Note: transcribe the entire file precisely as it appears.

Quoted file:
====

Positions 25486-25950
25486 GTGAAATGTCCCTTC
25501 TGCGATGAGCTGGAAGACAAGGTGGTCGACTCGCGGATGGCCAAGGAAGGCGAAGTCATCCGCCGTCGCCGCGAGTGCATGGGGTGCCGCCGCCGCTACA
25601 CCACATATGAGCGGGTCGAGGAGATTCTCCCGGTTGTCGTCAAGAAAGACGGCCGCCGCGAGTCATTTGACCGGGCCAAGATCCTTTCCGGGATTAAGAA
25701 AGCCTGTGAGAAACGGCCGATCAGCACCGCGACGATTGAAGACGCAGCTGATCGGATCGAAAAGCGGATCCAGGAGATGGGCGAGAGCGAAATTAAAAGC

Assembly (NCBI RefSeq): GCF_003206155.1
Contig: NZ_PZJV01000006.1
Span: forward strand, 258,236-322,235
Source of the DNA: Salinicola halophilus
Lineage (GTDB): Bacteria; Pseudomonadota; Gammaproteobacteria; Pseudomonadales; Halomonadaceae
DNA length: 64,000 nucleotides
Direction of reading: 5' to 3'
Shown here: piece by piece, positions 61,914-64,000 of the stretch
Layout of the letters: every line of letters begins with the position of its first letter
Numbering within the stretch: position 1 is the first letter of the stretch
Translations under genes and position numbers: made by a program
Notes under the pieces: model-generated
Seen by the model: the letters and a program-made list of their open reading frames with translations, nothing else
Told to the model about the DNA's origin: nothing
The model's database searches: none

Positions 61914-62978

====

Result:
Positions 25486-25950
25486 GTGAAATGTCCCTTC
25501 TGCGATGAGCTGGAAGACAAGGTGGTCGACTCGCGGATGGCCAAGGAAGGCGAAGTCATCCGCCGTCGCCGCGAGTGCATGGGGTGCCGCCGCCGCTACA
25601 CCACATATGAGCGGGTCGAGGAGATTCTCCCGGTTGTCGTCAAGAAAGACGGCCGCCGCGAGTCATTTGACCGGGCCAAGATCCTTTCCGGGATTAAGAA
25701 AGCCTGTGAGAAACGGCCGATCAGCACCGCGACGATTGAAGACGCAGCTGATCGGATCGAAAAGCGGATCCAGGAGATGGGCGAGAGCGAAATTAAAAGC

Assembly (NCBI RefSeq): GCF_003206155.1
Contig: NZ_PZJV01000006.1
Span: forward strand, 258,236-322,235
Source of the DNA: Salinicola halophilus
Lineage (GTDB): Bacteria; Pseudomonadota; Gammaproteobacteria; Pseudomonadales; Halomonadaceae
DNA length: 64,000 nucleotides
Direction of reading: 5' to 3'
Shown here: piece by piece, positions 61,914-64,000 of the stretch
Layout of the letters: every line of letters begins with the position of its first letter
Numbering within the stretch: position 1 is the first letter of the stretch
Translations under genes and position numbers: made by a program
Notes under the pieces: model-generated
Seen by the model: the letters and a program-made list of their open reading frames with translations, nothing else
Told to the model about the DNA's origin: nothing
The model's database searches: none

Positions 61914-62978